(As you might expect, I've been far too busy doing on my trip to spend much time writing about what I did, but I've managed to eke out some time to jot down a few impressions, presented below.)
My Father’s House Was Warm At Night, He Used To Sing Me Lullabies
Philadelphia may be the “Cradle Of Liberty”, and it’s certainly got the creds to back up the title: The Liberty Bell, Betsy Ross, Ben Franklin, et al, but Washington, as the Nation’s Capital is literally awash in the ghosts of 231 years worth of struggle, and while many of them linger in the shadows, a few are painfully visible.
Most tourists pick the daytime to make the rounds of the museums, monuments, statues and parks, but, visiting them at night casts them in a completely different light, one that doesn’t always reflect well on our collective National Heritage.
At night, Washington, and particularly the National Mall, which runs in a roughly East-to-West line between the Capital Building and the Lincoln Memorial, is a line that demarcates a historical lineage of death and carnage that may seem nostalgic in the light of day, but at night circumscribes a darker, and decidedly more morose aspect.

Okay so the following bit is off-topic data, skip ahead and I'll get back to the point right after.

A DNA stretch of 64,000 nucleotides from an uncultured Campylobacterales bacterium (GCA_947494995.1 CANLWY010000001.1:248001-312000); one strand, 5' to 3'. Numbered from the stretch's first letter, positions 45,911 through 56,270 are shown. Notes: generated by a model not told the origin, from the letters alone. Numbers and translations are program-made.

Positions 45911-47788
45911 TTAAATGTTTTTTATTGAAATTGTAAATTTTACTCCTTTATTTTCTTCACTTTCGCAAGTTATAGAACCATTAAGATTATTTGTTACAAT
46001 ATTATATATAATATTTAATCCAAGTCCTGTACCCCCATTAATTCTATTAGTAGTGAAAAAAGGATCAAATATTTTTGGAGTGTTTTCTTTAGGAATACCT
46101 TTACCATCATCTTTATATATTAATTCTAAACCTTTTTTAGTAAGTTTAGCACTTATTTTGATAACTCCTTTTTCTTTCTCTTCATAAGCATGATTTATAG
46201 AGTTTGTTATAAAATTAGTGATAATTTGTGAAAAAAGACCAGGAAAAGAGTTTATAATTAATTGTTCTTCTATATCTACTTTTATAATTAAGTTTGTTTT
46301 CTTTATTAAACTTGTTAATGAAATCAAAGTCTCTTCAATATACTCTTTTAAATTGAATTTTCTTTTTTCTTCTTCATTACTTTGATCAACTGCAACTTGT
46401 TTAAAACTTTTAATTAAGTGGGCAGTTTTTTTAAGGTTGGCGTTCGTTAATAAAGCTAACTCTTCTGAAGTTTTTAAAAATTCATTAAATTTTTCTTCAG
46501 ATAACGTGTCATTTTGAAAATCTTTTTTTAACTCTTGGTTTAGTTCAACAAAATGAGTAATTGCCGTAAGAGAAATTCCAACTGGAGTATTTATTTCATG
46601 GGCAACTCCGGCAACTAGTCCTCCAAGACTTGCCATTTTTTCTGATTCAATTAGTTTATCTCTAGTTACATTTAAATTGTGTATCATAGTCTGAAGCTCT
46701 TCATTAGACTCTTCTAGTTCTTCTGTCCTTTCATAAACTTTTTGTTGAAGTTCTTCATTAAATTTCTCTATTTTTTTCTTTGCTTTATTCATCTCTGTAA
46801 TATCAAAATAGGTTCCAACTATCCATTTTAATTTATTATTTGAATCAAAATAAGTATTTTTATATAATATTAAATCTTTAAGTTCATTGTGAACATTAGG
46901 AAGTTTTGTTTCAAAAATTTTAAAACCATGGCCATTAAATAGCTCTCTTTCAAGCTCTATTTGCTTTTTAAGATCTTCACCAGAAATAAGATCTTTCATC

After barely an afternoon sweltering though the heat and humidity, I decided to try to cool off by taking a walk from my hotel, located a few scant blocks from the White House, to the Washington Monument, and from there, along the Reflecting Pool to the Lincoln Memorial.
There’s really not much to see that that time of the evening; the north entry of the White House facing Lafayette Park is fairly nondescript, overshadowed by the French neoclassical monstrosity of the Eisenhower Executive Building adjacent to it; even the creepy Gulf War vet who’s been perpetually camped out across the street since 2001 doesn’t lend much in the way of gravitas. On the other hand, the view across the South Lawn, toward the Rose Garden and the more famous portico has a sort of off-putting effect at night, like looking from a distance at the entry to some hoity-toity hotel meant for high-fallutin’ folk who only drop by when the weather is clement.